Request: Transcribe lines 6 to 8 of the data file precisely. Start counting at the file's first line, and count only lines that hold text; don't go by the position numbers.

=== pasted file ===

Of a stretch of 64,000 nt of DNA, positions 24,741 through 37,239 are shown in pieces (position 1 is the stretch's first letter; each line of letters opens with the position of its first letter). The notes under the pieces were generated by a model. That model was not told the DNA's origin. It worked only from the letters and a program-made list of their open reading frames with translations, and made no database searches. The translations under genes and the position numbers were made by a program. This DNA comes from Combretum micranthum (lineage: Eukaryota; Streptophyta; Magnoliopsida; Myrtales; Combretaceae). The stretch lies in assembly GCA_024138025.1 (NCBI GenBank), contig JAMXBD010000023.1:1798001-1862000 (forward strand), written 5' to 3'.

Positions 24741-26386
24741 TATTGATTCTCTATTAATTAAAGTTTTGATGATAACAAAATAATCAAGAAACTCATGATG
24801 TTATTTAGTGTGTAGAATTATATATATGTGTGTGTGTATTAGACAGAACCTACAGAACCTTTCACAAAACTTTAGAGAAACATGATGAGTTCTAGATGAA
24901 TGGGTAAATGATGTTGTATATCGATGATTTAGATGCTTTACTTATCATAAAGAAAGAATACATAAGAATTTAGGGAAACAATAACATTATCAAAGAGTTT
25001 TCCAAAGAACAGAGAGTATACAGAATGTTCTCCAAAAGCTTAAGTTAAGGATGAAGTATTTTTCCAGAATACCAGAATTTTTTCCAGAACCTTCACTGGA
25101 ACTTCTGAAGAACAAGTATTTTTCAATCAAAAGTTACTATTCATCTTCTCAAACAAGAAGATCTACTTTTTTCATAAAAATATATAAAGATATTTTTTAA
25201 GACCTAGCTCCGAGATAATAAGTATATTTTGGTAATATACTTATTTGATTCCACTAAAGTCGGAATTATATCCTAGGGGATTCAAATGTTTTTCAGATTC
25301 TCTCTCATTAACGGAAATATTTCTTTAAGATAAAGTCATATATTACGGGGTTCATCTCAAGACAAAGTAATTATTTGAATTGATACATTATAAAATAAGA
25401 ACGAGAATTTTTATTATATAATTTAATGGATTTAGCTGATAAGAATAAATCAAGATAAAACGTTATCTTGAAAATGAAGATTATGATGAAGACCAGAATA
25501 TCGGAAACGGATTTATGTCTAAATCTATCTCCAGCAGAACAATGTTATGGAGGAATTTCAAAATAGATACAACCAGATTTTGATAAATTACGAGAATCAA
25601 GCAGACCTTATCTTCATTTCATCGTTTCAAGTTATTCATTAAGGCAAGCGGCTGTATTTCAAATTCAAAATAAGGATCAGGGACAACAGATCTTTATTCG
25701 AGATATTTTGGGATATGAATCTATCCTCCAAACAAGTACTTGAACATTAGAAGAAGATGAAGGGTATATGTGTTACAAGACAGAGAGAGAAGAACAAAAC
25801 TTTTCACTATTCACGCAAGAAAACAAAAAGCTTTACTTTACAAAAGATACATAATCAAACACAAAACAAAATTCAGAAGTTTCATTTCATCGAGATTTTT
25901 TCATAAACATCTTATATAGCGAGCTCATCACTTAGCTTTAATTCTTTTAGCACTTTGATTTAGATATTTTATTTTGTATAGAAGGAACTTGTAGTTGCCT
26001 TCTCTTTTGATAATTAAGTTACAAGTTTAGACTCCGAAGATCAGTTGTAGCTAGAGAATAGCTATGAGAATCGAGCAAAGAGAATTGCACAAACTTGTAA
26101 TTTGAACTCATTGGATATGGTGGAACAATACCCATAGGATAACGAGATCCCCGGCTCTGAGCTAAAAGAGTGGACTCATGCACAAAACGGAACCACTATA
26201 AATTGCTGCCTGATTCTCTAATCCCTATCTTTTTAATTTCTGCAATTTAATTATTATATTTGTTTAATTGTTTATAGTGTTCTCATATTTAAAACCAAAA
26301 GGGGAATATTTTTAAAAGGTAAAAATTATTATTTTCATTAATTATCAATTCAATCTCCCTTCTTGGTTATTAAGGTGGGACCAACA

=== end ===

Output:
25001 TCCAAAGAACAGAGAGTATACAGAATGTTCTCCAAAAGCTTAAGTTAAGGATGAAGTATTTTTCCAGAATACCAGAATTTTTTCCAGAACCTTCACTGGA
25101 ACTTCTGAAGAACAAGTATTTTTCAATCAAAAGTTACTATTCATCTTCTCAAACAAGAAGATCTACTTTTTTCATAAAAATATATAAAGATATTTTTTAA
25201 GACCTAGCTCCGAGATAATAAGTATATTTTGGTAATATACTTATTTGATTCCACTAAAGTCGGAATTATATCCTAGGGGATTCAAATGTTTTTCAGATTC